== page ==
You probably noticed that during last month a lot of metal clay folks posted pictures of Christmas related pieces. Quite a lot of people across Europe got some free fine silver clay (I don't know about other countries, but in Poland it was 20 g) to make Winter Holidays related piece, post pictures of it, write about it, and of course, this way, make some good publicity in social medias for Art Clay ;-). I felt for a moment like a fashion blogger who got some free clothes (which I wouldn't mind at all );-D BUT - free silver is free silver - you can't say "no" to a material that is simply good :-).
As you can see at the end I switched for a different seraphinite cabochon, and was still thinking red&green - the most "christmassy" set of colours - but as soon as I carved the face, I noticed that the red is not right shade of red and actually he (the creature) already got his own personality :-). I decided that I would simply see where he takes me with his story. It is so true what Carol Douglas says about all the creatures having their own stories. They simply do. Period.
So I started forming some horns (so once again I reached for a Keeper of the Forest atributes), some flowy ornaments.. Honestly, when I look at the photos right now I wish I stopped here :-)))))))). I just love the shapes around his face... But I kept going - one day I'll learn how to edit myself.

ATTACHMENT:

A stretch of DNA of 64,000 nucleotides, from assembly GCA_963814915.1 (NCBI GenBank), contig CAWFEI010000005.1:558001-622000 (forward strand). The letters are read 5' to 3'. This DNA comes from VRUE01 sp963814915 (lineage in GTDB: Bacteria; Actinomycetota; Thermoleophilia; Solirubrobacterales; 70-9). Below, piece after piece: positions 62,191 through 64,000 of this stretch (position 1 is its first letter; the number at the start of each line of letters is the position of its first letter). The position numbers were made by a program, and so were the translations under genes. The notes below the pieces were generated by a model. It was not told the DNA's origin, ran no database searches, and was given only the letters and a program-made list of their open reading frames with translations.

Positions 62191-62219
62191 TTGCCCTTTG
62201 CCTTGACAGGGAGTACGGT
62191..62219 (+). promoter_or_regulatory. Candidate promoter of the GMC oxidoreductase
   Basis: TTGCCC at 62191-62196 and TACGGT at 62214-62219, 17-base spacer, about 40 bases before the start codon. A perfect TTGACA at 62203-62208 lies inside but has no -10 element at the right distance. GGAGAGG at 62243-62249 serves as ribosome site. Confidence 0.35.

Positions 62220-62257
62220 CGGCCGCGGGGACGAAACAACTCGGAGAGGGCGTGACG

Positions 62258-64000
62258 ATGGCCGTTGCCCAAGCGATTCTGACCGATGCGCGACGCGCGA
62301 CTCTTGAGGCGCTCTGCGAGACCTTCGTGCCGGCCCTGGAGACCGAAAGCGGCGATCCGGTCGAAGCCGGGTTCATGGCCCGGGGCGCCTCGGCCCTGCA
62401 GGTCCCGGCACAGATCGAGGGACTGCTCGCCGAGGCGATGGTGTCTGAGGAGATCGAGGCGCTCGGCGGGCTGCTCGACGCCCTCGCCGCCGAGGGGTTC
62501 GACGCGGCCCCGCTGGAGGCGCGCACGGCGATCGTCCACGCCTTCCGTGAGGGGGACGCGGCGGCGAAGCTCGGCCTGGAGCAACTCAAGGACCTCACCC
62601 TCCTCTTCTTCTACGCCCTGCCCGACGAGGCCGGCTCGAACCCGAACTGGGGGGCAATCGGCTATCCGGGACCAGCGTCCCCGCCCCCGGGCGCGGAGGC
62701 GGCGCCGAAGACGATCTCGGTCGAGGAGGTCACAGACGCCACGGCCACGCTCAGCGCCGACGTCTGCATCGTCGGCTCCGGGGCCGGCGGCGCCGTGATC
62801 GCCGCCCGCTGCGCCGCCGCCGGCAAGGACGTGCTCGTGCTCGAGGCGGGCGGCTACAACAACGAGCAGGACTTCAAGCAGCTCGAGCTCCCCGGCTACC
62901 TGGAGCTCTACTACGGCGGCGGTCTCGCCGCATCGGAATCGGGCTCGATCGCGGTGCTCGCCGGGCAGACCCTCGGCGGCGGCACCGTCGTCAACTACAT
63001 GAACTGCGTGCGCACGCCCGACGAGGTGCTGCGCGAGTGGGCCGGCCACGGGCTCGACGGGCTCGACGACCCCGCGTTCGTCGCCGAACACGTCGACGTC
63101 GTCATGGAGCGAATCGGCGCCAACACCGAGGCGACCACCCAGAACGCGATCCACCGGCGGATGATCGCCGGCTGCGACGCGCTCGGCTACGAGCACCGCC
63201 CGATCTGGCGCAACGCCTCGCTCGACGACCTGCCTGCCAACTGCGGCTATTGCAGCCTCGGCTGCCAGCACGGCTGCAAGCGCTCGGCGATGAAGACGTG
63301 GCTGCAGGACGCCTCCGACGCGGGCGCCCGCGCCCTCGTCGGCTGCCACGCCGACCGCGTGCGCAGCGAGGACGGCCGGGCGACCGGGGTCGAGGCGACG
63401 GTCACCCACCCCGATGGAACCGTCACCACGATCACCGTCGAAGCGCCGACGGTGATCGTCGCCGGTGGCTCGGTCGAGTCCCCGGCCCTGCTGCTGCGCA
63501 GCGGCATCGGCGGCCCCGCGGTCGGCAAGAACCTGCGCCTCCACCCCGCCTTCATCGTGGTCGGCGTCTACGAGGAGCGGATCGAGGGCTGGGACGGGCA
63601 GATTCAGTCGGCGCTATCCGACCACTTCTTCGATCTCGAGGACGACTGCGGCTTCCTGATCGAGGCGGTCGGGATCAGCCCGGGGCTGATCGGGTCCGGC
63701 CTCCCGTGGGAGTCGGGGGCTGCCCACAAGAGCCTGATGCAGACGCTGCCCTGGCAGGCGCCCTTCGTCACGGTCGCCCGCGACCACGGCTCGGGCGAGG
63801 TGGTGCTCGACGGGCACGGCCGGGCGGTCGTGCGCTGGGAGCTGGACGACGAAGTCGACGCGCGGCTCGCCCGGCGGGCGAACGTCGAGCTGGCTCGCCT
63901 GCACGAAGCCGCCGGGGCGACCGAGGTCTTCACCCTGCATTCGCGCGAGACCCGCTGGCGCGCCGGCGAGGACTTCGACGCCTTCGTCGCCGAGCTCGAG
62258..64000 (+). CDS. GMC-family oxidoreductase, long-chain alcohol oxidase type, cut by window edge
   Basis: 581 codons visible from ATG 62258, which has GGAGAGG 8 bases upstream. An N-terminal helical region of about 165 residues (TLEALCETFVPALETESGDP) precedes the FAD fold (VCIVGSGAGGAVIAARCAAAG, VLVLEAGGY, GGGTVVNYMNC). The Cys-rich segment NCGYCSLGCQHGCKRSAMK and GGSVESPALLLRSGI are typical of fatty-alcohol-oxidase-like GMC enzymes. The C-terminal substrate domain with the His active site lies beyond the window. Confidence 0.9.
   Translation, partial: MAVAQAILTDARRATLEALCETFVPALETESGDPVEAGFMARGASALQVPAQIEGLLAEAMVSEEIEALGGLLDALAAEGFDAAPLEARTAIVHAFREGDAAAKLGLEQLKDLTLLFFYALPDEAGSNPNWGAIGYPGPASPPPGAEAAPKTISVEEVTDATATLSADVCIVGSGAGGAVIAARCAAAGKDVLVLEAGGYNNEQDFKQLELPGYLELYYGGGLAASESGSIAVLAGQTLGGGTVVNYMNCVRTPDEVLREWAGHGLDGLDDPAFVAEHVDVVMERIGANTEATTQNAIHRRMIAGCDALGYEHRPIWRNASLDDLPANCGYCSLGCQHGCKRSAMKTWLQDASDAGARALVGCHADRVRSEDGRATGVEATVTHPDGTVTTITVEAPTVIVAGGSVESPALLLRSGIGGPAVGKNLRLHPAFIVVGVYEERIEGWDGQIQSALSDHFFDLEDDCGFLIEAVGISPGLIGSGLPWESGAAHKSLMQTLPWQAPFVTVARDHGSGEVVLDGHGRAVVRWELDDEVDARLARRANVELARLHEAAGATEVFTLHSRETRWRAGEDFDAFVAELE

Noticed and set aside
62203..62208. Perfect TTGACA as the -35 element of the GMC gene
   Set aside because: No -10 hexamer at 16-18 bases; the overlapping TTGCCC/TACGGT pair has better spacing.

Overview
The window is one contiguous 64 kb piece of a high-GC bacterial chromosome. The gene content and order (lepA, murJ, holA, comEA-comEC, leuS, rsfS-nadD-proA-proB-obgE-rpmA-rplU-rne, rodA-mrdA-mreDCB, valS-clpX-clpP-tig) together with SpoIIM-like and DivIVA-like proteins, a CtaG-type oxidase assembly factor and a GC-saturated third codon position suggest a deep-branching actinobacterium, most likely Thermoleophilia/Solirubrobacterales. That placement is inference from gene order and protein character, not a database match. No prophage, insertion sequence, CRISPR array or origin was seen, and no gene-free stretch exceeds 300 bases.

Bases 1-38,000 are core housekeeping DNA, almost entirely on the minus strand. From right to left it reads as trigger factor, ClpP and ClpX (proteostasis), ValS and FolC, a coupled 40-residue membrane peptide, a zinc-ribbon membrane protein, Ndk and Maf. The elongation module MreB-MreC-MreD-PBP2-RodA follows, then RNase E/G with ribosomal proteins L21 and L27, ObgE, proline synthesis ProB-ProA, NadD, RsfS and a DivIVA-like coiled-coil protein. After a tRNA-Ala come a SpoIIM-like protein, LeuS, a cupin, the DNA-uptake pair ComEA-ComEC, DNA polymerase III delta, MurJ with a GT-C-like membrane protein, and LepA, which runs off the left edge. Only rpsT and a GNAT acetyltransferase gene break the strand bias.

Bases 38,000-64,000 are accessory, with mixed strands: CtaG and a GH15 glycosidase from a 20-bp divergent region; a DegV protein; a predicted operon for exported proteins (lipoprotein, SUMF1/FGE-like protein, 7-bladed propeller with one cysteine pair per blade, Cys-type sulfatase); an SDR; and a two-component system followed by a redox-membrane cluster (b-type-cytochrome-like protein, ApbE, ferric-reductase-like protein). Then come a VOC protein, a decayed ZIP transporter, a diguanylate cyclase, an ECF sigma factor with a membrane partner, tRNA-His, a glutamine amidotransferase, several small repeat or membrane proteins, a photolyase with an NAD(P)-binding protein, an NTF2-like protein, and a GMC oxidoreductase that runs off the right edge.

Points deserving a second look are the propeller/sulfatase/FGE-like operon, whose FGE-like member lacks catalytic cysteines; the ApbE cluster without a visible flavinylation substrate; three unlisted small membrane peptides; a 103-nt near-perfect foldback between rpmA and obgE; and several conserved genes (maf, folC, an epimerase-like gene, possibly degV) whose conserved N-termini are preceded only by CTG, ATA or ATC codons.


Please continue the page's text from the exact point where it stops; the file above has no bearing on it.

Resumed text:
After firing I did some more traditional work on all three pieces. Whenever I see in my design spots that need extra strenght constructionwise (well, I'm not sure if this word does extist, but I just assumed that if you can say "timewise", than you can say all sorts of Xwise things ;-) And it sounds smart ;-D ), I use regular sterling, soldering etc. The same with very simple elements. In case of this seraphinite cabochon, I just wanted to set it in a very simple setting, and I wanted the sculptural part to move freely under the stone, so there was no point in using metal clay for that. I just made it out of silver sheet. So here you can see the piece after some soldering and before pickling.
Please, don't judge me too hard on my traditional work - I'm just learning :-).
And here are the final pieces: